Brad Paisley’s 2011 book, Diary of a Player: How My Musical Heroes Made a Guitar Man Out of Me, is essentially an autobiography. But really, it’s not so much about him.
Anyone who has ever spoken with Paisley will tell you the “aw shucks” humbleness he exhibits on awards shows, in concert, and in the book, is not a front. So it’s no surprise that when Paisley sat to write a biography, he took the opportunity to focus on the other people who have been most important in his life… and a few guitars!
In the prologue, Paisley describes Christmas day, 1980, when, as an eight-year-old fan of the Star Wars films, he really wanted a toy – maybe a Millennium Falcon model or a light saber. Without at least one of them, he recalls thinking in the hyperbole of a child, “I would have no reason to go on.” But, he writes…“Sitting beneath a pile of presents under my grandparents’ tree was the answer to almost every question that life would throw at me, the map I needed to guide me through every twist and turn, a shield that would defend me from heartache, and a battle-axe that would lead me to victory. And one of the best friends I would ever have.”
That answer was a Silvertone model 1448 amp-in-case rig, a gift from Paisley’s grandfather, Warren Jarvis (whom he often refers to in the book as “Pawpaw”).
“I was drawn to the guitar because it was inescapable,” he chuckled. “My grandfather so loved music and guitars, in particular, and that rubbed off on me because he made sure it did! I showed some interest in it, but like my kids… I play all the time in the house, and they show interest because I can play ‘Batman’ or the theme from the ‘Beverly Hillbillies’ when they ask me to. But I only wanted to play guitar because he wanted me to.”
Paisley describes his Pawpaw as a fairly typical guitar guy who had a few playable instruments, but nothing extravagant.
“He wasn’t wealthy, so he bought what he could to get by;he had several Yamaha acoustics, including an OM copy. He would play every day; he worked for the railroad, so he’d leave the house around four in the afternoon and get home around midnight. He also kept a guitar at work – a Yamaha copy of a Gibson Dove that he used to sit and play. It has a huge arm-wear blemish. He also had a Sekova 335 copy, which is a good guitar. I still have it. In fact, I have every guitar I’ve ever had except for a Hondo Strat copy I sold to a kid a long time ago.”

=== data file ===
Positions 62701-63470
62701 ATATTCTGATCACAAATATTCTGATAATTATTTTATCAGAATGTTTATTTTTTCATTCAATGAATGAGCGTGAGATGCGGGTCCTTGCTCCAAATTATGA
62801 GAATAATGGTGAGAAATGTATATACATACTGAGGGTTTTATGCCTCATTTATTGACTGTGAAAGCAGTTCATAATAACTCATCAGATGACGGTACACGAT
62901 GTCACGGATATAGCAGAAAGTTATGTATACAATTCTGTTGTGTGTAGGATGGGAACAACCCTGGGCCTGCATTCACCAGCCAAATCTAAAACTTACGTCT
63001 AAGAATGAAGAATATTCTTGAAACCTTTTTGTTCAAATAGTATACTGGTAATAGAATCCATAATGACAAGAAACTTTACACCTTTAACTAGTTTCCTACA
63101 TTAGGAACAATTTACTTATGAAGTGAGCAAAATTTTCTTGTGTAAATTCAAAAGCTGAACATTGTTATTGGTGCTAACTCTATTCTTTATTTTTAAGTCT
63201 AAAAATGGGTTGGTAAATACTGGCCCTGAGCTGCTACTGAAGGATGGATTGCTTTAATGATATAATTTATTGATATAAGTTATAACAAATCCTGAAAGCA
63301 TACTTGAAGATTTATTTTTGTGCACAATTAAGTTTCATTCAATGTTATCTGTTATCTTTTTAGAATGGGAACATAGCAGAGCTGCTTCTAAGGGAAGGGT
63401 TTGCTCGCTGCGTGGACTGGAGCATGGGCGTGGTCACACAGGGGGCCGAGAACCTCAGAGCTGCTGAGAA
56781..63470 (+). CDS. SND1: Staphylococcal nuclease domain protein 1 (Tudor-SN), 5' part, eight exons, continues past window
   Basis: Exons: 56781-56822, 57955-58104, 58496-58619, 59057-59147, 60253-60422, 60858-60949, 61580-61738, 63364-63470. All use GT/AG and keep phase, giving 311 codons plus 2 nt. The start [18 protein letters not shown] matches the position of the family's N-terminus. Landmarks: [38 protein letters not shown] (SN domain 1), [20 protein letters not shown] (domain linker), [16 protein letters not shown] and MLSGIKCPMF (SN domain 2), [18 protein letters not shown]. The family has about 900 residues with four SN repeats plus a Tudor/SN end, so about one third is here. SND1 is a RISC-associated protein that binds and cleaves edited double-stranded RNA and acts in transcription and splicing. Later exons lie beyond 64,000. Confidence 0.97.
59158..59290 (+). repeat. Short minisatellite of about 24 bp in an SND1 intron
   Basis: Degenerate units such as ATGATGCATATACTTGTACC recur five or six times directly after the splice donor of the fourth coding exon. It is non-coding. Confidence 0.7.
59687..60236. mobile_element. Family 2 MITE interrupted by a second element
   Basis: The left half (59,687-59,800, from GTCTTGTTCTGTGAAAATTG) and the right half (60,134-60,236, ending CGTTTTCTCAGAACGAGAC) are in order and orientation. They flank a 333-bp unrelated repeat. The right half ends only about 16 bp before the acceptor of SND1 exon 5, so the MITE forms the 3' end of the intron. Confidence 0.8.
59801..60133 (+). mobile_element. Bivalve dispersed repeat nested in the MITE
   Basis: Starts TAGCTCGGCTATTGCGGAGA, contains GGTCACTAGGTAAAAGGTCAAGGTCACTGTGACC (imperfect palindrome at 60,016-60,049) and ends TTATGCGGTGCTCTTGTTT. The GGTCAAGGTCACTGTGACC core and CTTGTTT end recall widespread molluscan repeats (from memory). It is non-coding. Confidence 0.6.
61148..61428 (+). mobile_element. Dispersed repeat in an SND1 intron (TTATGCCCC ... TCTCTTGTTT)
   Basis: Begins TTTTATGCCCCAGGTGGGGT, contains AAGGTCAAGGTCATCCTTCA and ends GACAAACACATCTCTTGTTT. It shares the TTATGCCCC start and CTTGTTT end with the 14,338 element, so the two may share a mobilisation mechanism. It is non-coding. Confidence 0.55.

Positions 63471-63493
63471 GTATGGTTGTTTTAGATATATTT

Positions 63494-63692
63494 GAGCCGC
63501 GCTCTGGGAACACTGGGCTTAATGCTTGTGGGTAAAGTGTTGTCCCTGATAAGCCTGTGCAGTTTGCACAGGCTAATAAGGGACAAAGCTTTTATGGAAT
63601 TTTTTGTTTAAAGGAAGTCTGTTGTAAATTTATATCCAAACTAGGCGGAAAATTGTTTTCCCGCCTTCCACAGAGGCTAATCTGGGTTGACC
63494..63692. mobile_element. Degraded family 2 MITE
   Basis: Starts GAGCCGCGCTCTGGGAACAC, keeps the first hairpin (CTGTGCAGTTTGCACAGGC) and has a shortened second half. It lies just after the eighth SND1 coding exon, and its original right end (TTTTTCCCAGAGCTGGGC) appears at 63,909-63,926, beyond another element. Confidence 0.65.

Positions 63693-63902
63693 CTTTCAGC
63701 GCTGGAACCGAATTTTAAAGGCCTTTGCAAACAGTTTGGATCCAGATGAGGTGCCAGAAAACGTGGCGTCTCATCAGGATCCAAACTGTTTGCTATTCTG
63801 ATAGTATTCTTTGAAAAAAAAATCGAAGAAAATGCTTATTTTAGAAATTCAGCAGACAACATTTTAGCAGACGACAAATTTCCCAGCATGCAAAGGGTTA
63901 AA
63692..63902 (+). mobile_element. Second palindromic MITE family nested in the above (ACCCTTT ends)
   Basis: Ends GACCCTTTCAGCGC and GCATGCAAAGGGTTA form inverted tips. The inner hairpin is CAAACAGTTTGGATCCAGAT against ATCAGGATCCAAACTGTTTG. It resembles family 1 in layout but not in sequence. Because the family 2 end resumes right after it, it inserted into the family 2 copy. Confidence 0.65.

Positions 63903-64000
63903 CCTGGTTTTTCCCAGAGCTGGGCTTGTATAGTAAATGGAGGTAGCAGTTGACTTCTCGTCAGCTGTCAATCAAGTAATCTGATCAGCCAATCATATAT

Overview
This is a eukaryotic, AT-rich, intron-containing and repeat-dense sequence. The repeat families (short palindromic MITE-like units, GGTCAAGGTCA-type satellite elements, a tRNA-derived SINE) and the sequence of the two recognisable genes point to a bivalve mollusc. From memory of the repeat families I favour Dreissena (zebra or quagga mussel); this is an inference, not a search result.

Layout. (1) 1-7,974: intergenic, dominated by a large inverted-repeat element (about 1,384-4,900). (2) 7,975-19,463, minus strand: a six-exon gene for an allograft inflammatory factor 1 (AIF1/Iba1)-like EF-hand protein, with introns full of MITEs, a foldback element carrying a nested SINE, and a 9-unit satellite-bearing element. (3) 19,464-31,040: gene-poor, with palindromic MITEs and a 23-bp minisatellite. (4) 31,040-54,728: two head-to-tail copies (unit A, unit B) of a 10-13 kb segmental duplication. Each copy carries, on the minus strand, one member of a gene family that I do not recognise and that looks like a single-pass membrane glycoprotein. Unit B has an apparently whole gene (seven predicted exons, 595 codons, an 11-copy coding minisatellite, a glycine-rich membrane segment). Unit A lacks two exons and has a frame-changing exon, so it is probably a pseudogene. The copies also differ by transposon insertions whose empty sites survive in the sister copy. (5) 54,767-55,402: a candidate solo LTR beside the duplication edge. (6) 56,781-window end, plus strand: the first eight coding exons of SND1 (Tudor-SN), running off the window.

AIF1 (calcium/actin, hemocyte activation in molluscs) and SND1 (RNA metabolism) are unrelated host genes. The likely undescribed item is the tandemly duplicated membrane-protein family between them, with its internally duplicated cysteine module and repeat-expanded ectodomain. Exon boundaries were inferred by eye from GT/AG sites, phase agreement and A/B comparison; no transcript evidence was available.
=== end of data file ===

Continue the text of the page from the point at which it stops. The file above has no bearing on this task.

Beyond the importance of his grandfather’s passing along a passion for music – especially instrumental stuff by the likes of Buck Owens, Roy Clark, Chet Atkins, Merle Haggard, and Johnny Cash, the man made sure the young Paisley had the proper gear as he progressed.
“One day when I was 10 or 11, I had a gig at a church picnic with Hank Goddard, and we put together a little band. As I was getting ready, Pawpaw marched up the alley behind our house carrying a Deluxe Reverb in one hand and the Sekova in the other. He told my mom and dad, ‘He’s playing with Hank today, so he needs a real guitar and a real amp.’ He gave me the guitar and amp, and never did ask for them back. He knew I was headed for actual gigs. I remember him being really worried about my hearing with the Deluxe Reverb. ‘Now, this thing is loud,’ he’d say (laughs)!
“I was lucky in that a few things he gave me were amazing; my first amp wasn’t a Gorilla – it was that 1970 Deluxe Reverb!”